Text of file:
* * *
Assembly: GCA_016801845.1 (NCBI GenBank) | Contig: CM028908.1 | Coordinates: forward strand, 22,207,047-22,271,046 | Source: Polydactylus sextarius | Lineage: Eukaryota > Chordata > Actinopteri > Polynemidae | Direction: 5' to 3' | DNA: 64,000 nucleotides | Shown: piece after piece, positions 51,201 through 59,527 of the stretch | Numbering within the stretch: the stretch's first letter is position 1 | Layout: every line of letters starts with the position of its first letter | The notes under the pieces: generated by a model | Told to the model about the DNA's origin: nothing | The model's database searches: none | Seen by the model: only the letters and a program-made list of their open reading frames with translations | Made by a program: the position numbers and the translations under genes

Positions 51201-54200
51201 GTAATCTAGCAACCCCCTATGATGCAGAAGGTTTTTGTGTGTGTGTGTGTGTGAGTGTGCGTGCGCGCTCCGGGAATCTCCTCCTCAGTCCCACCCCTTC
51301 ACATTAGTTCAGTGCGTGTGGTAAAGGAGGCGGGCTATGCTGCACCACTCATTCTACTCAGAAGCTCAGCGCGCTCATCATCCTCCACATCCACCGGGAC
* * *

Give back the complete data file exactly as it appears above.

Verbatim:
Assembly: GCA_016801845.1 (NCBI GenBank) | Contig: CM028908.1 | Coordinates: forward strand, 22,207,047-22,271,046 | Source: Polydactylus sextarius | Lineage: Eukaryota > Chordata > Actinopteri > Polynemidae | Direction: 5' to 3' | DNA: 64,000 nucleotides | Shown: piece after piece, positions 51,201 through 59,527 of the stretch | Numbering within the stretch: the stretch's first letter is position 1 | Layout: every line of letters starts with the position of its first letter | The notes under the pieces: generated by a model | Told to the model about the DNA's origin: nothing | The model's database searches: none | Seen by the model: only the letters and a program-made list of their open reading frames with translations | Made by a program: the position numbers and the translations under genes

Positions 51201-54200
51201 GTAATCTAGCAACCCCCTATGATGCAGAAGGTTTTTGTGTGTGTGTGTGTGTGAGTGTGCGTGCGCGCTCCGGGAATCTCCTCCTCAGTCCCACCCCTTC
51301 ACATTAGTTCAGTGCGTGTGGTAAAGGAGGCGGGCTATGCTGCACCACTCATTCTACTCAGAAGCTCAGCGCGCTCATCATCCTCCACATCCACCGGGAC